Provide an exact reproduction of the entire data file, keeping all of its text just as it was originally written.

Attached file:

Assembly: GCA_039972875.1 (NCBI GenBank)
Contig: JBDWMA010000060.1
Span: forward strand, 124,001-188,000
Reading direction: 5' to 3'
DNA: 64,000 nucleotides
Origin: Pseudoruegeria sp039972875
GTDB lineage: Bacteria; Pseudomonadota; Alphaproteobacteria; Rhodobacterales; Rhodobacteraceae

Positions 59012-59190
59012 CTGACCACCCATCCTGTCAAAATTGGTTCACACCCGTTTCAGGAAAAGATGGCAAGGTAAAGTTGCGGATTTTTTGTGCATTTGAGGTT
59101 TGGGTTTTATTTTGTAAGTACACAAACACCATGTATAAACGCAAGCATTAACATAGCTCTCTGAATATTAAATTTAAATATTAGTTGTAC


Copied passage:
Assembly: GCA_039972875.1 (NCBI GenBank)
Contig: JBDWMA010000060.1
Span: forward strand, 124,001-188,000
Reading direction: 5' to 3'
DNA: 64,000 nucleotides
Origin: Pseudoruegeria sp039972875
GTDB lineage: Bacteria; Pseudomonadota; Alphaproteobacteria; Rhodobacterales; Rhodobacteraceae

Positions 59012-59190
59012 CTGACCACCCATCCTGTCAAAATTGGTTCACACCCGTTTCAGGAAAAGATGGCAAGGTAAAGTTGCGGATTTTTTGTGCATTTGAGGTT
59101 TGGGTTTTATTTTGTAAGTACACAAACACCATGTATAAACGCAAGCATTAACATAGCTCTCTGAATATTAAATTTAAATATTAGTTGTAC